One of the first things most adults have to do in their financial lives is set a budget. You were probably taught this from a parent, teacher, or even a friendly neighbourhood website. One lesson you might have missed: budgets fail. And that’s OK.
Photo by Brad Montgomery.
As personal finance blog Once Cent at a Time points out, budgets fail. Or, perhaps more accurately, your life fails to fit neatly into the budget you made last month. Unexpected expenses arise, you miscalculate just how much you need for food, or you simply indulge more than you anticipated. A million things can cause your budget to fail. The trick is, that’s alright. You can adapt your budget from month to month as needed:
If your budget fails in the first month, or all the 12 months, do not despair. You still have so many more months to live. Fine tune your budget to meet the two things first — current need and future need. Have some provision for fun things. It’s very important to keep aside money for enjoyment. Otherwise the whole purpose is defeated.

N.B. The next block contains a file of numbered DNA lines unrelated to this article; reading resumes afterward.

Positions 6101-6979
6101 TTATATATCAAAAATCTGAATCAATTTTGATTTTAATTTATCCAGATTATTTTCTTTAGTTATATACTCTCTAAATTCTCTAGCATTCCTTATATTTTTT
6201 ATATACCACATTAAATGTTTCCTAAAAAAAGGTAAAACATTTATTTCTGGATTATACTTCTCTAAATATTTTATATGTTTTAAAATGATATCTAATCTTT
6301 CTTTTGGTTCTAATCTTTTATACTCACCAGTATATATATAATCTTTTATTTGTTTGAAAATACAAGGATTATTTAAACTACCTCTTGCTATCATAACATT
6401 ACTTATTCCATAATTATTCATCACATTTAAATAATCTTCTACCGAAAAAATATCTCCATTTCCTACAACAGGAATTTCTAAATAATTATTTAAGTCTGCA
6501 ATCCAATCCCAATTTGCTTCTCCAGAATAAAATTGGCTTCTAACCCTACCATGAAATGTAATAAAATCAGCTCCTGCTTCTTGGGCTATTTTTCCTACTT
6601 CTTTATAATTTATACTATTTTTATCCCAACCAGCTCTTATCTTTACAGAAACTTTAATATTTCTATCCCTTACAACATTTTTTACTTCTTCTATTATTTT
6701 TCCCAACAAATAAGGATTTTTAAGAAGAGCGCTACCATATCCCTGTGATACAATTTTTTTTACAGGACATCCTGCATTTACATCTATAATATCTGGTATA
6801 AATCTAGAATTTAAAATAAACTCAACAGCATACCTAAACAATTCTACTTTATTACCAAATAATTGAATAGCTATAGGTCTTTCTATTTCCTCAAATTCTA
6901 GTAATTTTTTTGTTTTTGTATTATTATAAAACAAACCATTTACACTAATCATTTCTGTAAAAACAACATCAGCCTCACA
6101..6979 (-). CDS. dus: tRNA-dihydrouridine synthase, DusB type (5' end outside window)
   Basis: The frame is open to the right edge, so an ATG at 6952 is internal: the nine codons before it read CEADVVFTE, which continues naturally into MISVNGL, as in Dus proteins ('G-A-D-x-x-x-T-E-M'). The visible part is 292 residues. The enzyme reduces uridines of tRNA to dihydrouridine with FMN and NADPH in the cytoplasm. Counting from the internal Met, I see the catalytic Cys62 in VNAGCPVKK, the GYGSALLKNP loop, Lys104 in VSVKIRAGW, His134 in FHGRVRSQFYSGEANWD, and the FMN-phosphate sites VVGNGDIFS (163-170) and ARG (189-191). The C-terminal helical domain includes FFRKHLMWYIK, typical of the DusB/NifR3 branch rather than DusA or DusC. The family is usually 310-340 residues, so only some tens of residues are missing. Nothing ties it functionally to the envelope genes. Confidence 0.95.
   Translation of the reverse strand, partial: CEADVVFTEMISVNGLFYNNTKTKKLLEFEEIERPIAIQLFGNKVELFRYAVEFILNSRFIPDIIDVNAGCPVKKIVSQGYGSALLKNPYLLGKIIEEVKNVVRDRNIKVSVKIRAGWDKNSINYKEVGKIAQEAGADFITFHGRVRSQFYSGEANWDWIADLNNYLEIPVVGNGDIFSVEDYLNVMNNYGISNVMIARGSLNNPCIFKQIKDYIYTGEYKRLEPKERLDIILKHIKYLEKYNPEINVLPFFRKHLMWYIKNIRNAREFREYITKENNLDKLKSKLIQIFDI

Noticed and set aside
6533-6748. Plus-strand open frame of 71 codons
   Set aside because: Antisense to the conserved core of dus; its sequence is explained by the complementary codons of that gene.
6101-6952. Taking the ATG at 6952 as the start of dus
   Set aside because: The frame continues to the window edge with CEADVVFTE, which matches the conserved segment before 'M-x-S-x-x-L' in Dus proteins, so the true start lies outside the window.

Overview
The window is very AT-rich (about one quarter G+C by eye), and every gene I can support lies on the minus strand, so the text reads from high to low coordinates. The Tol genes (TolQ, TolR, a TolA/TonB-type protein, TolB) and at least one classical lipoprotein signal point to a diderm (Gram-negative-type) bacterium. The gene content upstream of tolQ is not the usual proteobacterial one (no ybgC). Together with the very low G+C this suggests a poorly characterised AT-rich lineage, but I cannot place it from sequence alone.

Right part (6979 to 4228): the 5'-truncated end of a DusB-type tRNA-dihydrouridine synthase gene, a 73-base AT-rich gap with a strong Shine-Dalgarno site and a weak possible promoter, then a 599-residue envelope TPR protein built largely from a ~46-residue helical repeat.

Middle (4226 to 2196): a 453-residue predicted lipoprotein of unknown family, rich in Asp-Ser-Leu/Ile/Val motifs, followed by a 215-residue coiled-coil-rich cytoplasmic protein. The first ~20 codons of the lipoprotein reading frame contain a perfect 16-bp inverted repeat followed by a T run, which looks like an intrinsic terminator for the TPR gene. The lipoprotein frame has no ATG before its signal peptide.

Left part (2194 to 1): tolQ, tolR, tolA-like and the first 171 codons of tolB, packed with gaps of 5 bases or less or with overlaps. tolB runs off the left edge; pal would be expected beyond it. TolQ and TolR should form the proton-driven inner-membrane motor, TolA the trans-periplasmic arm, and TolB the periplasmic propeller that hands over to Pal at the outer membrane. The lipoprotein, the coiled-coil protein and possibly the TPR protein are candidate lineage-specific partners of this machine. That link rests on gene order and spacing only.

The point of keeping a budget isn’t to force yourself into a rigid, unyielding lifestyle that can never be adaptable in any way. The point is to give yourself guidelines and goals. Prioritise saving, but if you find that your savings have cut into your food bill, dial it back a bit. Give yourself a long-term goal, but allow yourself room for short-term goals as well. Most importantly, don’t give up on the idea of budgeting entirely just because one month didn’t go exactly as planned.
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